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3 Things I Wish I’d Known When I Started Fly-Fishing

1. There is not one “right” way to fly fish

Fly-fishing is an individual sport. Every fisherman has his or her own style of fishing. I have taken a lot of advice from many expert fishermen and I have learned many great things from each one. The most important lesson I have learned is to take every bit of advice with a grain of salt. Every fisherman has an opinion on what the best way to catch a fish is. Nine times out of ten those answers are different. Take advice from different fishermen and take the time to give their advice a shot! Keep the good advice and get rid of the bad advice. Always be asking questions to make yourself a better fisherman. Find the system that works best for you and then you will have your own “right” way to fish.

2. Practice, practice, practice

We have all heard the saying, “practice makes perfect.” Fly-fishing takes a lifetime of perfect. Whether it be learning how to tie a fly to your rod, perfecting the cast to get the fly just right on the water, or finding that perfect spot to catch the big fish, practice will make that happen. It is a constant process that takes a lot of refinement. The most common mistake every fly fisherman makes is catching an overhanging tree or bush. Practice casting your rod to keep away from those nasty tree branches getting your fly caught way up high. You’ll burn through a lot of flies and spend more time untangling and cutting line than you will setting a hook. Take time in the back yard where there is open space to get your cast just right. Try out different kinds of casts to avoid any obstacles that could get your line caught. Roll casting is a great way to keep your fly low and underneath all the foliage over the river.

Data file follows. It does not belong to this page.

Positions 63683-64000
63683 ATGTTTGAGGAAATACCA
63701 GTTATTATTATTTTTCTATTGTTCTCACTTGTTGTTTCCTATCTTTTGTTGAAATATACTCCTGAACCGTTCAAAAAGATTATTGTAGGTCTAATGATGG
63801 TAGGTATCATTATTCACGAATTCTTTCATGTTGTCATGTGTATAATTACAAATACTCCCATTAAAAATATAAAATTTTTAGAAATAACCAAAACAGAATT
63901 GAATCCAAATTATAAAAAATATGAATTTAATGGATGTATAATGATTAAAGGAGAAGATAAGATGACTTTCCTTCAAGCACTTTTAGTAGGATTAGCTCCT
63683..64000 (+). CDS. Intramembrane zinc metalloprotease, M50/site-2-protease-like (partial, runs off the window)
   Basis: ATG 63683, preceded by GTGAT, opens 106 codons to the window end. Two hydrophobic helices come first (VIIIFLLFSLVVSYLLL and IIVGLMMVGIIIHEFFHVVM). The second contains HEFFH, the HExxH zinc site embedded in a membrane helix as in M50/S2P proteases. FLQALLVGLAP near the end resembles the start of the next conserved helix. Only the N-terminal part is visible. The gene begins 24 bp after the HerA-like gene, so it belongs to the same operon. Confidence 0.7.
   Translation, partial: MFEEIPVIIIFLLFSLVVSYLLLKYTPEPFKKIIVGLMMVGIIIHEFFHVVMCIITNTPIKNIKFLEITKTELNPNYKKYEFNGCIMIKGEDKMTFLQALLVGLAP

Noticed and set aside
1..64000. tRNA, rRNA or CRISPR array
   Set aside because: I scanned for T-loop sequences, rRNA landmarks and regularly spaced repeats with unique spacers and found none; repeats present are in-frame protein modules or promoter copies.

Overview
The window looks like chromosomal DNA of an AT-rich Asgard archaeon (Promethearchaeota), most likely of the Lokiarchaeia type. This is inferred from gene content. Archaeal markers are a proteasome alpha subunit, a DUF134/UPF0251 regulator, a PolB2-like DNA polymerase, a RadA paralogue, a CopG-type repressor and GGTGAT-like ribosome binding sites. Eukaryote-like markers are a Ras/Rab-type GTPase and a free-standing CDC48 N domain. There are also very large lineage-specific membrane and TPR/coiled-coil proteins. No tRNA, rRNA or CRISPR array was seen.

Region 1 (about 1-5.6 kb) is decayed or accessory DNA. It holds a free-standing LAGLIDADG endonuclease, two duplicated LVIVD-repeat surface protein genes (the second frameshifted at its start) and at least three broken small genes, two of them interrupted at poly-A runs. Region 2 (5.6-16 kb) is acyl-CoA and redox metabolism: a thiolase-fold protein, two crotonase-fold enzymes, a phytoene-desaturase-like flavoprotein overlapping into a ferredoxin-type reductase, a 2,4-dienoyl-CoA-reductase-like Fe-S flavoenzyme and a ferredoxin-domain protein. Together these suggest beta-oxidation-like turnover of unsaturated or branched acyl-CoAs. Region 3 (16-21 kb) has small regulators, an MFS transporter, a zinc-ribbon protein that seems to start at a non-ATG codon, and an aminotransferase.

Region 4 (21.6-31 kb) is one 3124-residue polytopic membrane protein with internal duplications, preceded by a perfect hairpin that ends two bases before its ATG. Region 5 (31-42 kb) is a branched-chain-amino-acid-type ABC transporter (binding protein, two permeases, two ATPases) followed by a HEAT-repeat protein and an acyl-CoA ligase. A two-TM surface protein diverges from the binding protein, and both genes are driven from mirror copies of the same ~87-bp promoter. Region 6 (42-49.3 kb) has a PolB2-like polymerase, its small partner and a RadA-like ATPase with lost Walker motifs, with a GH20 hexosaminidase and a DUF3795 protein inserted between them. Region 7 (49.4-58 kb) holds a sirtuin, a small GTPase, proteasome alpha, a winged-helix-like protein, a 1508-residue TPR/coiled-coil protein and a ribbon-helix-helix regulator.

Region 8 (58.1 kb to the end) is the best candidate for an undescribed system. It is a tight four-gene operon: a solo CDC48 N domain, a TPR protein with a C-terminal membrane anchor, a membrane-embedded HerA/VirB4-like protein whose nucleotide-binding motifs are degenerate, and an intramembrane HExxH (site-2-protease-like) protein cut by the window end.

3. Don’t rush to get all the gear you need

Fly-fishing is one of the most enjoyable hobbies you will have! However, it can quickly turn into an all-consuming activity. Start with the basic necessities—a rod, reel, flies, and some floatant. After you have the basics, make sure that it is an activity you enjoy and want to stick with. Then you can start to get all the extra things such as waders, boots, and a fishing vest. It is important to pace yourself. You can get caught up in wanting the latest and greatest money can buy. Start to acquire all the extra things you need to enhance your fly-fishing experience at your own pace. There is not one rod that does it all. But most rods do a lot to get you started. I would recommend some sunglasses to keep your eyes safe from the sun, low hanging tree branches and protection from a poorly made cast.

If you feel like I left out anything on this list, please let me know! I am always looking for new tips and ideas to help me become a better fisherman. Thanks for reading and I hope this post gets you excited about getting on the water!


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